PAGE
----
Trees and shrubs are primarily sold either in containers or balled- and-burlapped. Container-grown plants have spent their entire lives in a pot, so the root system is entirely intact. These can be more expensive, but they are also lightweight and, therefore, easier to handle. Balled-and-burlapped plants have been grown in the ground then dug and wrapped in burlap prior to being sold. The rootball is sized so that the plant retains the majority of its root system. This option allows you to purchase much larger plant material but will require more labor and possibly equipment to maneuver.
Tilling the soil is the best way to break it up but is not always feasible. Using a garden spade or shovel, break up the soil and turn it over to a depth of about eight- to ten-inches. Mix organic matter such as soil conditioner, cow manure or mushroom compost into our heavily compacted clay soil. This will add “tilth” which provides available oxygen in the soil to benefit the plant’s root system. For poor drainage or soil texture (especially in clay soils), amend the soil with backfill of 25-50% organic matter to help correct the drainage problems.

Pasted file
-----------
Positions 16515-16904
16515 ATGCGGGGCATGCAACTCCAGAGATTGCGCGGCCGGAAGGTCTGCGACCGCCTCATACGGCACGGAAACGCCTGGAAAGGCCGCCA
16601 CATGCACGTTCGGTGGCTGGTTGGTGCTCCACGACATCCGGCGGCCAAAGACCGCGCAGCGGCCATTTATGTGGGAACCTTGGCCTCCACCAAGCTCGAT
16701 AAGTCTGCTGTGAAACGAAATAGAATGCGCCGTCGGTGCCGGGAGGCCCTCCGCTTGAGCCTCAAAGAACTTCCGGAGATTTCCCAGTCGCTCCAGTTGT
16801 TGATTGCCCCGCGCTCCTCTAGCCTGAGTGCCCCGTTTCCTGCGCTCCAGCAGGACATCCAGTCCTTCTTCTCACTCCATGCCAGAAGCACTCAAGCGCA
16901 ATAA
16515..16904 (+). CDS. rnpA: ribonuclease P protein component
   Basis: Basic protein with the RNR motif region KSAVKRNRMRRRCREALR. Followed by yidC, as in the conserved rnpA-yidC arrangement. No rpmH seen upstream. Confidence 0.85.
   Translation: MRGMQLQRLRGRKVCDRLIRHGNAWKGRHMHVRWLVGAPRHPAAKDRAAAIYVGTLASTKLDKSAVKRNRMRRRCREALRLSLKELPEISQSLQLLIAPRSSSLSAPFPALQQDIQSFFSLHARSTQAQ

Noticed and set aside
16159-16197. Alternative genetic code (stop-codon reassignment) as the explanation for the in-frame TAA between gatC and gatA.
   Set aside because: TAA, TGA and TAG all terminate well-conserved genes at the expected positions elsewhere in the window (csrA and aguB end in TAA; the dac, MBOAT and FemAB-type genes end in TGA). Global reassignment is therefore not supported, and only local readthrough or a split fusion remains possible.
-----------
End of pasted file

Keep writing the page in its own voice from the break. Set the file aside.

Dig a hole twice as wide as the pot or rootball and only as deep as the rootball. The extra width will give the roots room to grow. Scrape the sides of the hole if it is glazed or smooth. If the soil has poor drainage, dig a shallower hole and plant with the top of the rootball slightly above the surface of the soil.
Slightly disrupt the rootball of a container-grown plant by pulling the roots outward to encourage root growth and to prevent the roots from encircling the planting hole. Balled-and-burlapped plants do not need to be disturbed in this way, although you may score the outside of the rootball with a knife. Once the plant is set in the hole, cut and remove any twine from around the trunk and/or rootball. Pull back the top 1/3 of burlap from around the rootball. It is not necessary to completely remove it; however, if the burlap is left exposed, it can wick necessary water away from the plant’s roots.
Partially fill the hole with the soil mixture. Place the plant in the hole and use the remaining mixture to backfill around the plant. Firmly tamp the soil around the plant to make sure there are no air pockets.
Water thoroughly to settle the soil and add more soil if needed. Continue watering as often as it takes to keep the roots moist but not saturated. A regular watering schedule is critical during the first few weeks of planting. It is better to water deeply and
thoroughly several times a week (as needed) rather than a little bit each day. Deep watering will encourage deep rooting, which in turn will make the plant healthier and stronger.
Uniformly apply a two- to four-inch layer of mulch, pine straw, or bark to the soil surface. This will aid in moisture retention, weed control, and temperature regulation (keeping the soil cool in summer and insulating the soil in winter).